Sunday, August 06, 2006


From 8/3/06 Progress Report:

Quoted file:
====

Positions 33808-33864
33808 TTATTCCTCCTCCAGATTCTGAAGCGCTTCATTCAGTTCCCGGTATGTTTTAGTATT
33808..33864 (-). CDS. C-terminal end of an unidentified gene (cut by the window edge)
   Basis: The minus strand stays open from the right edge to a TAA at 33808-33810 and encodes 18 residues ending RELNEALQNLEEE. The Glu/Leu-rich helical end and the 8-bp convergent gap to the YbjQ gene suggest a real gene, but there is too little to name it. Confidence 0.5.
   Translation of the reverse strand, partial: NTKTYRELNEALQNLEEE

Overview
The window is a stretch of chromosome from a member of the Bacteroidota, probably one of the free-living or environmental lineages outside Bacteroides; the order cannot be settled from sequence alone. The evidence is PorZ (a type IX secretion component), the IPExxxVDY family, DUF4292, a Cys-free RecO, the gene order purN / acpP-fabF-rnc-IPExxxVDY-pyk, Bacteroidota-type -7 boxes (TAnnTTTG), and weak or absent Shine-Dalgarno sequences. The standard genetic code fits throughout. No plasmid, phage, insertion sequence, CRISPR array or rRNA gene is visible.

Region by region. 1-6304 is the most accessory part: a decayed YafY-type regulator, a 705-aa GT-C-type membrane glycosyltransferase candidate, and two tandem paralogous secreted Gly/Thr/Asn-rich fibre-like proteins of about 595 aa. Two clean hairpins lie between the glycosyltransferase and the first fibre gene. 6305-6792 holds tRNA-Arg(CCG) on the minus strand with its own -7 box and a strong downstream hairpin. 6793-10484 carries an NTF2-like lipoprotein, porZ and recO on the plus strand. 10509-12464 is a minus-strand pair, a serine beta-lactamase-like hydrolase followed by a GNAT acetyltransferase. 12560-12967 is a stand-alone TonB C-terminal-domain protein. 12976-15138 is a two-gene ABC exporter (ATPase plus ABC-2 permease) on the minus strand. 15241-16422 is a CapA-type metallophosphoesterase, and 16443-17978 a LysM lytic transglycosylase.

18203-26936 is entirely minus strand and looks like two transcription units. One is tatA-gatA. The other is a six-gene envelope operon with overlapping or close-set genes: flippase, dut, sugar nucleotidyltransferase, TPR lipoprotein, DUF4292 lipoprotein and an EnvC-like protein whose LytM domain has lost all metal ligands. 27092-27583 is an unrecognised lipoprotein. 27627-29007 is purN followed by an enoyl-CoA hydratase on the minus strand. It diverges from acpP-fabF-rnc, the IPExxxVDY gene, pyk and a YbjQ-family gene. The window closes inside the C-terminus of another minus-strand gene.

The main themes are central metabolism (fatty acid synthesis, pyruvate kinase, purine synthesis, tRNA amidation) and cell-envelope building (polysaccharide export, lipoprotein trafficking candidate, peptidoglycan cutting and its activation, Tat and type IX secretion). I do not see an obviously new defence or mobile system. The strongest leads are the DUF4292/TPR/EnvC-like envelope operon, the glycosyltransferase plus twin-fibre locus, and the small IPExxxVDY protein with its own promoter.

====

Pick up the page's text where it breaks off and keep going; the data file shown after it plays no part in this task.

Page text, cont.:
ENVIRONMENT -- RECORD TEMPERATURES BRING MORE THAN HEAT: This summer's intense heat wave, which has already killed 160 people, has also contributed to a "blanket of smog" across the nation, raising concerns of thicker air pollution and related illnesses. According to a study of government data by Clean Air Watch, public health standards for smog in 38 states and the District of Columbia were exceeded "more than 1,000 times at official air pollution monitors last month," an increase from the same period last year. While progress had been made in recent decades against smog, this latest trend is likely to continue as temperatures rise, which are "perfect for producing peak smog levels." Said William Becker, executive director of a national association of local air quality officials, "It's vitally important EPA take swift and aggressive actions, including regulating locomotives and marine vessels…which in the next 10 or 15 years are going to be the predominant source of smog." In recent weeks, however, conservative senators have pressured the Environmental Protection Agency not to raise its national air pollution standards, which are currently below levels recommended by the World Health Organization. At a hearing on the matter, Senator Jim DeMint (R-SC) said, "Clean air standards reduce our quality of life," and Senator James Inhofe (R-OK) added, "Maybe it's cheaper to buy everyone an air conditioner" than reduce pollution. With smog-related illnesses, like asthma, on the rise, 22 cities around the world agreed yesterday to join the Clinton Climate Initiative to "create an international consortium to bargain for cheaper energy-efficient products and share ideas on cutting greenhouse gas pollution."


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